Quantum spin liquids (QSL) are an interesting state of matter and have inspired a great number of investigations into materials showing triangular nets of magnetic ions. In this work we present evidence that one of the targeted phases has indeed a triangular order of Ni ions, but only on a range of about 10 nm.
The QSL state was proposed as the ground state for a system of spins on a triangular lattice that interact with their nearest neighbors via an antiferromagnetic interaction. Recently, candidates from the family of 6H-perovskites Ba3MSb2O9 (M= divalent transition metal) have retained attention as QSL materials. The case of Ba3NiSb2O9 seems particularly interesting since it could represent an experimental proof of a QSL with spin S = 1. Three different structure types were reported for this compound. All of them are built up by the stacking along the c axis of layers made of either NiO6 or SbO6 octahedra and differ by the way layers are stacked via either corner or face sharing of the octahedra.
We focus here on the 6H-B form of Ba3NiSb2O9 which can be obtained by applying a High Pressure – High Temperature (HP-HT) treatment in the range 3 to 6 GPa at 600°C. This compound was reported to present no magnetic order down to 0.35 K, suggesting that it could be an experimental realization of a gapless QSL. In order to investigate this behavior by both nuclear magnetic resonance (NMR) and muon spin resonance (µSR) we synthesized this phase in HP-HT conditions.
X-ray powder diffraction on a laboratory source (Bruker D8) and neutron powder diffraction on the D1B beamline of the ILL (Grenoble, France) have been performed. The refinement of the structure using these data showed disorder of Ni and Sb atoms on the sites of the triangular lattice. In that case, the absence of magnetic ordering could be simply related to the structural disorder of the magnetic cation framework, in which the triangular planes are not preserved. For a correct interpretation of physical properties of the samples, it is thus mandatory to clarify the nature of the disorder and confirm (or not) the existence of Ni triangular planes in the structure. Therefore, we have undertaken a thorough investigation of the structural properties of 6H-B Ba3NiSb2O9 using precession electron diffraction and Z-contrast imaging.
STEM-HAADF Z-contrast imaging (figure 1a) shows rows of bright contrasts that can be linked to the structural model of Ba3NiSb2O9 (figure 1b). Figures 1c and 1d show the intensity profiles in the green and pink boxed areas, respectively, with theoretical intensities based on the atomic numbers superimposed. As expected, the contrast corresponding to the Ba atoms (green) shows the highest intensities. The intensity in the center of the profiles corresponds well to a Sb atom (yellow). However, on the two remaining positions, where the 6H-B structure has either a Sb or a Ni atom (blue) the expected intensities differ from the observed ones. The observed intensities on the Ni/Sb sites can be interpreted as Sb and Ni being both present in the atomic columns.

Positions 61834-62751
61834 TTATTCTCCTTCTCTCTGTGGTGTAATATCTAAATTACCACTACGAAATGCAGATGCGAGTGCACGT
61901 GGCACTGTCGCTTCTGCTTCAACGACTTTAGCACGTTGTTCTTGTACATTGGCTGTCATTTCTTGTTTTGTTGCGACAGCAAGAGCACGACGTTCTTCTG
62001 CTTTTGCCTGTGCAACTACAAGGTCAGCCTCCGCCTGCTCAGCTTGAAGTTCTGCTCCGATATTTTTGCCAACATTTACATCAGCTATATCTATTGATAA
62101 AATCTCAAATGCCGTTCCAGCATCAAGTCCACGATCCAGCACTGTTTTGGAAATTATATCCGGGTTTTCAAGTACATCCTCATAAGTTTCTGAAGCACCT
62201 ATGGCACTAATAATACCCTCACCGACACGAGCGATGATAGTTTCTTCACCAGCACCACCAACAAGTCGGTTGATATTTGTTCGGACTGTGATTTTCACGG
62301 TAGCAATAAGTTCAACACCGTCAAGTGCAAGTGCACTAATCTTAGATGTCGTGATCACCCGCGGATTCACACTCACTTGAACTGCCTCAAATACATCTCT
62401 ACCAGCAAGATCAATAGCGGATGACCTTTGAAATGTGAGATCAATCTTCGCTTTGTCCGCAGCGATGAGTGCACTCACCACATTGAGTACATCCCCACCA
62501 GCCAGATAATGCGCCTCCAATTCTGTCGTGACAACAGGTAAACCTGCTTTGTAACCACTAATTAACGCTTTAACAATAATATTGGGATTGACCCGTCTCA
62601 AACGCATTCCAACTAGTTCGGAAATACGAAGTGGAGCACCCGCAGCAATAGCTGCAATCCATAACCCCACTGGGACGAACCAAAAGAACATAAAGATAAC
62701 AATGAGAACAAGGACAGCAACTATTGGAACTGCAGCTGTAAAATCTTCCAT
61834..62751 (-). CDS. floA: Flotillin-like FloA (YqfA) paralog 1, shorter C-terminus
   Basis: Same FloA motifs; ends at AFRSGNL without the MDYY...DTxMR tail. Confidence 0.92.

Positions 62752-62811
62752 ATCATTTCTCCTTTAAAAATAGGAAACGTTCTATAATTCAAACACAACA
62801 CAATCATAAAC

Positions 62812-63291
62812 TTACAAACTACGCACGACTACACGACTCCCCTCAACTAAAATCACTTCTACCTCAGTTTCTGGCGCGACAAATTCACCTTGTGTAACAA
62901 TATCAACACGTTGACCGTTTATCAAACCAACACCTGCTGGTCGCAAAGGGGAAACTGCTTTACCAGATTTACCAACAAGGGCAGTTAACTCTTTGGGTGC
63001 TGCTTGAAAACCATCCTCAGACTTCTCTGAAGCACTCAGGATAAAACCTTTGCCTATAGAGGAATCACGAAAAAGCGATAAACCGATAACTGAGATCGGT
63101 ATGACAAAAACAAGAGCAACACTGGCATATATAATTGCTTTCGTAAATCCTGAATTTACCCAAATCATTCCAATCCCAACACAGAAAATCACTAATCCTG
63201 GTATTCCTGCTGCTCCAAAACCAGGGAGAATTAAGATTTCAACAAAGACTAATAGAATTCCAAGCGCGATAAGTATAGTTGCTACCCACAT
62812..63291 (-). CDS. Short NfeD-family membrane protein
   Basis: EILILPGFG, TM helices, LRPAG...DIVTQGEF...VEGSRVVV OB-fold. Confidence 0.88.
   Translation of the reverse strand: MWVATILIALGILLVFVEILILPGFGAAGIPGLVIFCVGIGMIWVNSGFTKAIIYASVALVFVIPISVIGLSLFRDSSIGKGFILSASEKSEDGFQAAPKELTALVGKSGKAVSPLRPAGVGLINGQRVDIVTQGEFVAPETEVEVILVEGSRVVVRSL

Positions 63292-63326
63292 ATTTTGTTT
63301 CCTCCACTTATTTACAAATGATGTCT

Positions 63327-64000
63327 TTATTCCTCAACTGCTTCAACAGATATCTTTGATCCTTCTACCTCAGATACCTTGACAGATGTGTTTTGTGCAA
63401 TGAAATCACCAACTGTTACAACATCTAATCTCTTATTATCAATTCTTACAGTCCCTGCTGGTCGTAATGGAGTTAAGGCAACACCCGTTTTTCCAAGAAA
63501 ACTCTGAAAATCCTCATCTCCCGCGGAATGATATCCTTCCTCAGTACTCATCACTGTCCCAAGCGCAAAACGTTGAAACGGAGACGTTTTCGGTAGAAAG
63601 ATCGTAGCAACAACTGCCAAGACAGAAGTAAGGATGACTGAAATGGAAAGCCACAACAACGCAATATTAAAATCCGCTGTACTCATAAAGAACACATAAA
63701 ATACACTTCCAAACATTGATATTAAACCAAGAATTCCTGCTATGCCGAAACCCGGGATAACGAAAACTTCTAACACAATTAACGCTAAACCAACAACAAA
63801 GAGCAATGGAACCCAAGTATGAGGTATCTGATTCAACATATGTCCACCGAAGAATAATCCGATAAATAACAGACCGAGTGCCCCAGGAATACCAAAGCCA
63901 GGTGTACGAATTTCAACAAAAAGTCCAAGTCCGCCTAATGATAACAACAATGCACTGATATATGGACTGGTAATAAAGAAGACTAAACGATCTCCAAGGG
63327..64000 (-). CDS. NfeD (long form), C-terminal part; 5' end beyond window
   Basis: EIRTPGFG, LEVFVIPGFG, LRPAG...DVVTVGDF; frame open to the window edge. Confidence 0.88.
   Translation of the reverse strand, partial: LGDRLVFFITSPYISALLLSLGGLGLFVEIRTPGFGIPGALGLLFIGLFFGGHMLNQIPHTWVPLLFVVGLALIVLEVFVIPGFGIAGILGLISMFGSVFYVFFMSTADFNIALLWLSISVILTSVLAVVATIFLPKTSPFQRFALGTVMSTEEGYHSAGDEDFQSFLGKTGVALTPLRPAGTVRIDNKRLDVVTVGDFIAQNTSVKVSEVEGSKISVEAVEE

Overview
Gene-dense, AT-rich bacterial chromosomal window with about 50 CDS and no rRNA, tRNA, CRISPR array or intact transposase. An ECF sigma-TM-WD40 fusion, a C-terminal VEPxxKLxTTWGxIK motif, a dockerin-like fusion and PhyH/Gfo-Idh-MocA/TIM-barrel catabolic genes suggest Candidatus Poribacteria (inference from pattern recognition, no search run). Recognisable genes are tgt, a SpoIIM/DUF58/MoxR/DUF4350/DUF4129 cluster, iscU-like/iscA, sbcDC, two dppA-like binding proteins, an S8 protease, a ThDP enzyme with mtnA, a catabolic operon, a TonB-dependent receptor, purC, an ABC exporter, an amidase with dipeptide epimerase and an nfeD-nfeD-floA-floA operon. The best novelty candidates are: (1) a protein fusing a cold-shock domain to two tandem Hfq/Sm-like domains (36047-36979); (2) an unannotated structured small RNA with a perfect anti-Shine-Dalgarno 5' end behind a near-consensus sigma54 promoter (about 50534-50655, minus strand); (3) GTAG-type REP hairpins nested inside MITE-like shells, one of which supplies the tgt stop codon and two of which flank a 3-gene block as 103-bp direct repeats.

Precession electron diffraction on a thin particle showed that the symmetry of the crystal isn’t compatible with the P63mc space group proposed for 6H-B. The  zone axis (figure 2a) shows no mirror symmetry perpendicular to the c* direction and the existence of the 003 reflection. This is incompatible with a 6-fold axis or a c glide plane in the crystal. The correct space group must therefore be trigonal.
Figure 2b shows a structure compatible with all our observations. Here the Ni and Sb atoms are on distinct sites, different from those reported for the 6H-A and 6H-B forms, thus breaking the mirror symmetry perpendicular to c and the c glide plane.
In conclusion, Ni-triangle planes can effectively be present in this structure but only in domains of up to 10 nm in size. At the larger scale seen by X-rays and neutrons, typically several 10s nm we observe an average of several domains and the average symmetry becomes hexagonal with a statistical Ni/Sb disorder on the cation sites of the face sharing octahedra.
To cite this abstract:Holger Klein, Céline Darie, Christophe Lepoittevin, Stéphanie Kodjikian, Pierre Bordet, Claire Colin, Oleg Lebedev; A new high pressure form of Ba3NiSb2O9. The 16th European Microscopy Congress, Lyon, France. https://emc-proceedings.com/abstract/a-new-high-pressure-form-of-ba3nisb2o9/. Accessed: May 29, 2023
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